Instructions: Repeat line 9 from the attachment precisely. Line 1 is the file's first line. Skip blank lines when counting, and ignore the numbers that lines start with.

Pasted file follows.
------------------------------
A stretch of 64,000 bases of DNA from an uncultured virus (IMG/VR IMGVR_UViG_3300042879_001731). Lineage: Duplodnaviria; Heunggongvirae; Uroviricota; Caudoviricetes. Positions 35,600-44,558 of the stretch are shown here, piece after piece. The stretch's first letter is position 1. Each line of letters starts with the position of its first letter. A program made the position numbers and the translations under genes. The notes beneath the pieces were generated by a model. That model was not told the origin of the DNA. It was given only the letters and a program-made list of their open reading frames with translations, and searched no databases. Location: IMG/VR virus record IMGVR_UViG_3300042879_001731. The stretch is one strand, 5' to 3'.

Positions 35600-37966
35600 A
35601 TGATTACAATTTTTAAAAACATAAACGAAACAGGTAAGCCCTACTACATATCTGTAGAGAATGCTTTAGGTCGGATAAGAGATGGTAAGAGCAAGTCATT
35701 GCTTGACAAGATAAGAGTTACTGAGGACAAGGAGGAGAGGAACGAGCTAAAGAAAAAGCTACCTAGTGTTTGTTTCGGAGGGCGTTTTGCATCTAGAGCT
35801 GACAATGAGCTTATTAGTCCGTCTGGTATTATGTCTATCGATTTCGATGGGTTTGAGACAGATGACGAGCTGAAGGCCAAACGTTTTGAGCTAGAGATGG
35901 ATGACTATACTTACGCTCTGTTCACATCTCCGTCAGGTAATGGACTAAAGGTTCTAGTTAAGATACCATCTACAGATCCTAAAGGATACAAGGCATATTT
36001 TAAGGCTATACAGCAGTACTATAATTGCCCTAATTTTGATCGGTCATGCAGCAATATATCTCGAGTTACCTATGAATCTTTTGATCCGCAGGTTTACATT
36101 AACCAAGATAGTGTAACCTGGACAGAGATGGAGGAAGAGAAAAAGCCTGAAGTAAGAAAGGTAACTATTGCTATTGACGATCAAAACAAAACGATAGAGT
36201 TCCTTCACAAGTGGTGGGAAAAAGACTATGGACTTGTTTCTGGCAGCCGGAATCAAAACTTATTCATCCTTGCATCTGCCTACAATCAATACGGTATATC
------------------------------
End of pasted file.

36101 AACCAAGATAGTGTAACCTGGACAGAGATGGAGGAAGAGAAAAAGCCTGAAGTAAGAAAGGTAACTATTGCTATTGACGATCAAAACAAAACGATAGAGT